Women's groups to donors: Change strategy in Afghanistan

A women's self-help group in Badakhshan, Afghanistan. NATO's impending pull out from the country threatens the work of women's organizations there. Photo by: Sandra Calligaro / Aga Khan Foundation / Canada in Afghanistan / CC BY-NC-ND

Donors have insisted they will remain in Afghanistan following the NATO pullout in 2014, but uncertainties remain on the future of development aid flows in the country, especially for women.

And it’s not helping that investigations over aid projects by some of the country’s top donors, such as the U.S. Agency for International Development, are uncovering lots of upsetting news: alleged overspending, fraud and waste. This scenario seats unsettlingly with women’s organizations in Afghanistan, whose work are increasingly coming under threat in several provinces where foreign forces are no longer present.

Many of them acknowledge that the insecurity makes it even more difficult for donors to implement programs benefiting women, but they argue withdrawing should not be an option.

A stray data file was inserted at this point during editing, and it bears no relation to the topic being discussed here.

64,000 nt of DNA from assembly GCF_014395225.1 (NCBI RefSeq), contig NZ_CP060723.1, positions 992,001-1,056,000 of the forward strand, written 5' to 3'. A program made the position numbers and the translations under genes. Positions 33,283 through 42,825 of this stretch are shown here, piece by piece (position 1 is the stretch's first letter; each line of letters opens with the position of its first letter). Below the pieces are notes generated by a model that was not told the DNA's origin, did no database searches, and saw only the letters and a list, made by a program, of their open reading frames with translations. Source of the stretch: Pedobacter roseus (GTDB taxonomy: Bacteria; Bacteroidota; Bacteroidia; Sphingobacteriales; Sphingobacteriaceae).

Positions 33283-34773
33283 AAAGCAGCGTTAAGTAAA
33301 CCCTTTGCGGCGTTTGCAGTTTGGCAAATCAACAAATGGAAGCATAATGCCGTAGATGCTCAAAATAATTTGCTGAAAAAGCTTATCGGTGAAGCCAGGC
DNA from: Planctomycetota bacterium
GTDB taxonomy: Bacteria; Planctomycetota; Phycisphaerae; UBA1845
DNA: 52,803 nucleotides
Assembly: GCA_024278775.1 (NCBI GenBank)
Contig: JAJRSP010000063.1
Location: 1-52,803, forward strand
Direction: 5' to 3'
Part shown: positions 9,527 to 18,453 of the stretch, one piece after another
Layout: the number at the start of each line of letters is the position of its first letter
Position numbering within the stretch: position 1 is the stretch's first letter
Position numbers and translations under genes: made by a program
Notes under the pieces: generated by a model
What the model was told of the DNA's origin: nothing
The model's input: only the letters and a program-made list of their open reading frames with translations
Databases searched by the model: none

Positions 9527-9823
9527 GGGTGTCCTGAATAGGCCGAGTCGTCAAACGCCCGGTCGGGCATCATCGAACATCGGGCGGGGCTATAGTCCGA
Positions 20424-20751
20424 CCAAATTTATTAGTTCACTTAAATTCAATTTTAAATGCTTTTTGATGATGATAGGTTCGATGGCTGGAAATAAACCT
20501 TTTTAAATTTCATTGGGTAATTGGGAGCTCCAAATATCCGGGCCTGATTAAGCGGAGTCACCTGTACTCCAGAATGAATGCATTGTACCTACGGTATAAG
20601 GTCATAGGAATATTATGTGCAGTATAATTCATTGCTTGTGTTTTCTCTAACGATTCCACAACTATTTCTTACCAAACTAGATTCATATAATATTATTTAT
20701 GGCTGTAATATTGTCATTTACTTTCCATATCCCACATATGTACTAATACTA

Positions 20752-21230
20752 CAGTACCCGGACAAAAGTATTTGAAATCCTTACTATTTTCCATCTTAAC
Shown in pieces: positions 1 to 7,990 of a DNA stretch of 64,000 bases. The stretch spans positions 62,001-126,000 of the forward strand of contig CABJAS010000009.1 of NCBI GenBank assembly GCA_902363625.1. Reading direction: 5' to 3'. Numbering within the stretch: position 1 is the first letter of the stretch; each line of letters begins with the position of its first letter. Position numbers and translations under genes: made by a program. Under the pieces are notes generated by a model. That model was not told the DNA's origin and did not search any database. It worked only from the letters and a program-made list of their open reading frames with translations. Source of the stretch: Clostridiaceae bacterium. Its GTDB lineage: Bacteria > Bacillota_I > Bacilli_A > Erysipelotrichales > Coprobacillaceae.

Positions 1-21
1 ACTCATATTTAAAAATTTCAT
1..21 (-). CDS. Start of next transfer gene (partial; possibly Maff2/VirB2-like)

“We are recommending to donors to … change strategy and [their] way of working,” a joint spokesperson for Cordaid and Afghan Women’s Network told Devex.

One way to move forward, they suggest, is for donors to specifically allocate funding for women-led and women-focused organizations  and not just for gender mainstreaming  and ensure proper monitoring that these funds have been spent by these groups and on plans defined by Afghan women themselves.

“If it is not spent [that way], it should go back to the donor,” noted the spokesperson, adding donors should do more work too with local partners.

Most donors allocate funding for gender equality as part of its larger, sector-focused programs.

U.S. President Barack Obama’s budget request for fiscal year 2014, more than half of the request for gender programs are relegated under the Global Health Initiative and Feed the Future programs. While a bulk of the funding is suggested to go to Afghanistan, it’s unclear how much of this funding will land in the hands of women’s groups.

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About the author

  • Jenny Lei Ravelo

    Jenny Lei Ravelo is a Devex Senior Reporter based in Manila. She covers global health, with a particular focus on the World Health Organization, and other development and humanitarian aid trends in Asia Pacific. Prior to Devex, she wrote for ABS-CBN, one of the largest broadcasting networks in the Philippines, and was a copy editor for various international scientific journals. She received her journalism degree from the University of Santo Tomas.